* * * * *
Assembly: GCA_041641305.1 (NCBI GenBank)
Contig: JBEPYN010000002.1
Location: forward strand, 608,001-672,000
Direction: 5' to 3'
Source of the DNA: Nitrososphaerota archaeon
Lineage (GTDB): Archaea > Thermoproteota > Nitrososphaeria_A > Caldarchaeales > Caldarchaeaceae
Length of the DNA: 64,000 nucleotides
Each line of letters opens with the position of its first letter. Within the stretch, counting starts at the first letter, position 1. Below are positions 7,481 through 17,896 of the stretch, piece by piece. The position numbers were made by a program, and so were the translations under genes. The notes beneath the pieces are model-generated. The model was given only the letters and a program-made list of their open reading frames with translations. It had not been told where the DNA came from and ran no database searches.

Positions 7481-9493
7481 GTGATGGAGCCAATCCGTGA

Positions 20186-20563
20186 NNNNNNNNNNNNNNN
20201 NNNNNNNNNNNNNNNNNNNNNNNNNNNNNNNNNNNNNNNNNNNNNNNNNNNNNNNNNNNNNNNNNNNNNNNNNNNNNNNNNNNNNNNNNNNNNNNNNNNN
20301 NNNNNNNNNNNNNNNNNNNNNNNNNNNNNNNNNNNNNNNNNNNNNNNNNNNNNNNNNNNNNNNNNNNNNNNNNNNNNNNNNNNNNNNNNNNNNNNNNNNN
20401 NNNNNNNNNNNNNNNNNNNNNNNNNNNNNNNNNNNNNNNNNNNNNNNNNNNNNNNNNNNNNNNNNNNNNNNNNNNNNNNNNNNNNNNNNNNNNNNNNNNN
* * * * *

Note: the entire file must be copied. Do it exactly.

Assembly: GCA_041641305.1 (NCBI GenBank)
Contig: JBEPYN010000002.1
Location: forward strand, 608,001-672,000
Direction: 5' to 3'
Source of the DNA: Nitrososphaerota archaeon
Lineage (GTDB): Archaea > Thermoproteota > Nitrososphaeria_A > Caldarchaeales > Caldarchaeaceae
Length of the DNA: 64,000 nucleotides
Each line of letters opens with the position of its first letter. Within the stretch, counting starts at the first letter, position 1. Below are positions 7,481 through 17,896 of the stretch, piece by piece. The position numbers were made by a program, and so were the translations under genes. The notes beneath the pieces are model-generated. The model was given only the letters and a program-made list of their open reading frames with translations. It had not been told where the DNA came from and ran no database searches.

Positions 7481-9493
7481 GTGATGGAGCCAATCCGTGA

Positions 20186-20563
20186 NNNNNNNNNNNNNNN
20201 NNNNNNNNNNNNNNNNNNNNNNNNNNNNNNNNNNNNNNNNNNNNNNNNNNNNNNNNNNNNNNNNNNNNNNNNNNNNNNNNNNNNNNNNNNNNNNNNNNNN
20301 NNNNNNNNNNNNNNNNNNNNNNNNNNNNNNNNNNNNNNNNNNNNNNNNNNNNNNNNNNNNNNNNNNNNNNNNNNNNNNNNNNNNNNNNNNNNNNNNNNNN
20401 NNNNNNNNNNNNNNNNNNNNNNNNNNNNNNNNNNNNNNNNNNNNNNNNNNNNNNNNNNNNNNNNNNNNNNNNNNNNNNNNNNNNNNNNNNNNNNNNNNNN